Bird of spirit: Academy mascot ramps up enthusiasm at Falcons Stadium.
About an hour before kickoff on a fall football Saturday at the U.S. Air Force Academy's Falcons Stadium, one of the most popular people is the one clad in electric blue with giant shoes and a yellow beak.
The Bird attracts attention in an environment with the most rabid fans sporting face paint and wearing their own costumes. Almost everyone wants to share either a photo or a high-five with the Academy mascot.
"If you're cool with The Bird, you're cool with me," Cadet 1st Class Brendan Maestas tells a visitor at the cadet security entrance to the Tailgate Tent.
The Bird performs with Academy cheerleaders and the Drum and Bugle Corps as kickoff time approaches.
"The ultimate goal when I'm (playing) The Bird is to just be as crazy and wild as possible," said Cadet 2nd Class Ben Deschane. "At the end, I shouldn't have any energy left, so I should use very bit of my energy during the game."
As kickoff time draws closer, The Bird uses his pregame energy for performances and clowning in photos with fans. He high-fives cadets,
playfully steals fans' toboggan hats just before the camera clicks, and finds other humorous ways to build spirit among cadets and fans throughout the stadium.
The Academy's Bird Team, led by Cadet 1st Class Dave Anderson, meet in the Bird's Nest in the south end zone to get into costume.
Some games are easier to keep the fan spirit going. This year's game against the U.S. Military Academy was an example of the difference between performing as The Bird when the Falcons are winning and when the game's not going like the fans hope. The game was a tale of two halves for The Bird, which mirrored how the game played out for the Falcons and their fans.
Deschane was The Bird in the first half when the Falcons trailed 14-0, and most of the 80,000 people in the stands had little to cheer about.
"Our job is to feed off the crowd," Deschane said. "If they're excited, we're excited. "If it's a good game, it's really exciting. When there are breaks, it's easier to go off and do your own thing like flips, cartwheels and just horsing around. People are more into the game, so if you do something, it's even more funny because everybody's already excited.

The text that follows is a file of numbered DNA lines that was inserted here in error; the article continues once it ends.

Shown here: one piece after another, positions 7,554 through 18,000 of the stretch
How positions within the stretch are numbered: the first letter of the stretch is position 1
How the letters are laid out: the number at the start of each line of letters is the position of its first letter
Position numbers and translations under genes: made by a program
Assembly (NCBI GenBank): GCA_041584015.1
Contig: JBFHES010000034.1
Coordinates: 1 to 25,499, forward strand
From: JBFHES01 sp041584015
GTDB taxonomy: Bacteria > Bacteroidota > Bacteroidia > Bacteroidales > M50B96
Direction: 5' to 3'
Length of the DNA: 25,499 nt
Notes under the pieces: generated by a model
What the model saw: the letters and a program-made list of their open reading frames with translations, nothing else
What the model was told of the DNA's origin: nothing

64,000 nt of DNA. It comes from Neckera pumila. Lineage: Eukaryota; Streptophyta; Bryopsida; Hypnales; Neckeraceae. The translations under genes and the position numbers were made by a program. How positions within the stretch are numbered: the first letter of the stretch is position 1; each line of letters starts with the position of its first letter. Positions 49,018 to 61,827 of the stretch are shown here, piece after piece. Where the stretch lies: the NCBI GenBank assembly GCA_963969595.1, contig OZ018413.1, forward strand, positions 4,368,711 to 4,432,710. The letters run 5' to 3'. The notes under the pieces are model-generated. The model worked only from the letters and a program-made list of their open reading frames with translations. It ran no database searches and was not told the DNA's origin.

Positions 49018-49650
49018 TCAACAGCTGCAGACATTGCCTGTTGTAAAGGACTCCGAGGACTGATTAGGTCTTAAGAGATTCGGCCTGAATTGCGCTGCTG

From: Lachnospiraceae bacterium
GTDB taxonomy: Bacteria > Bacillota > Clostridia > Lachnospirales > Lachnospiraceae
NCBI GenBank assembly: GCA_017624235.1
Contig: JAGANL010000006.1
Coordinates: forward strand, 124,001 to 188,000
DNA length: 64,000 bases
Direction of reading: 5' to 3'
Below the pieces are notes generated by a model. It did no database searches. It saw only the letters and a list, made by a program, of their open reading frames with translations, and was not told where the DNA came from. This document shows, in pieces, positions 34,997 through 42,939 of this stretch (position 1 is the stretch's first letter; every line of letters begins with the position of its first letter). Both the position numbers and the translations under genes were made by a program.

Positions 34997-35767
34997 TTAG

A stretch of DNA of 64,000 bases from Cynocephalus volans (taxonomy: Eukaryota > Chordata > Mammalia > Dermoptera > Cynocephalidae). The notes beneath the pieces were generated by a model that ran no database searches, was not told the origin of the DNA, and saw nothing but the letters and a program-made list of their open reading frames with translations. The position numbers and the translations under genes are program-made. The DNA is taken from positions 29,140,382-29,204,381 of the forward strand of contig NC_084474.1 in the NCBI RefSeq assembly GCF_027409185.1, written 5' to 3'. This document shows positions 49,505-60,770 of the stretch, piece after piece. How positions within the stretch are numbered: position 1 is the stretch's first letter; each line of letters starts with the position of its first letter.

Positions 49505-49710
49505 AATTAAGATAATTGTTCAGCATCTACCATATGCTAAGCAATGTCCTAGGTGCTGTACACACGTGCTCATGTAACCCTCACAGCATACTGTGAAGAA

"But when we were down 14-0, the crowd just shut down. No one was really excited."
During the game, The Bird is on the sidelines with the cheerleaders and the microphone man, Cadet 1st Class Bryan Stigall. The Bird spells out the cheers with his arms, jumps up and down and does everything he can think of to keep fans excited. When the Academy scores, he accompanies the cadets to the end zone for the traditional pushups matching the score. Deschane didn't get a chance for extracurricular physical fitness with the offense shut out in the first two quarters.
Fortunately for the Falcons and The Bird, fortune and fans' spirits changed dramatically in the third quarter. Air Force scored 24 unanswered points, mostly in the action-packed third quarter, when the Falcons' defense forced several turnovers and the offense scored two touchdowns and a couple of field goals.
"Going into the second half when we were already down, it was kind of nerve-racking," said Cadet 3rd Class Kyle Frayling, who played The Bird for that part of the game. "We're more or less the icing on the cake, as far as feeding energy from the cheer team and the crowd. I did my best to come out with a fresh start, and when good things started happening, I just tried to build off the momentum. The crowd started getting excited, and that just got me even more excited. It was a heckuva time in the second half, the complete opposite of what happened in the first half."
Frayling admitted that he got a little carried away once the Falcons put the game away in the fourth quarter. When he saw Gen. Martin E. Dempsey, chairman of the Joint Chiefs of Staff, walking the sideline with Lt. Gen. Michael C. Gould, Academy commandant, he thought it would be funny to prank the general, not realizing which general he was. Frayling playfully took Dempsey's hat while they shook hands.
"I knew he was a four-star general, but I wasn't quite sure who he was," Frayling said. "So I took his hat, and his aide immediately turned around and pulled out another hat.
"That's what we love the most, interacting with people one on one. When other people see that and find it funny, it's easier to go off that energy."
When the final seconds ticked off, all the energy in Falcons Stadium converged on the field as the fans poured out of the stands to celebrate the Academy's win. The Bird was right in the middle of it, with fans hollering his name and giving him a friendly smack when they spotted him in the crowd.
"It was pretty exhilarating," Frayling said. "I got slapped on the head so many times, I probably have a concussion. But everybody was really excited. They were yelling, 'Bird.'"
In the celebration of another Air Force victory, everybody wearing Air Force blue was cool with The Bird.
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|Date:||Dec 1, 2011|
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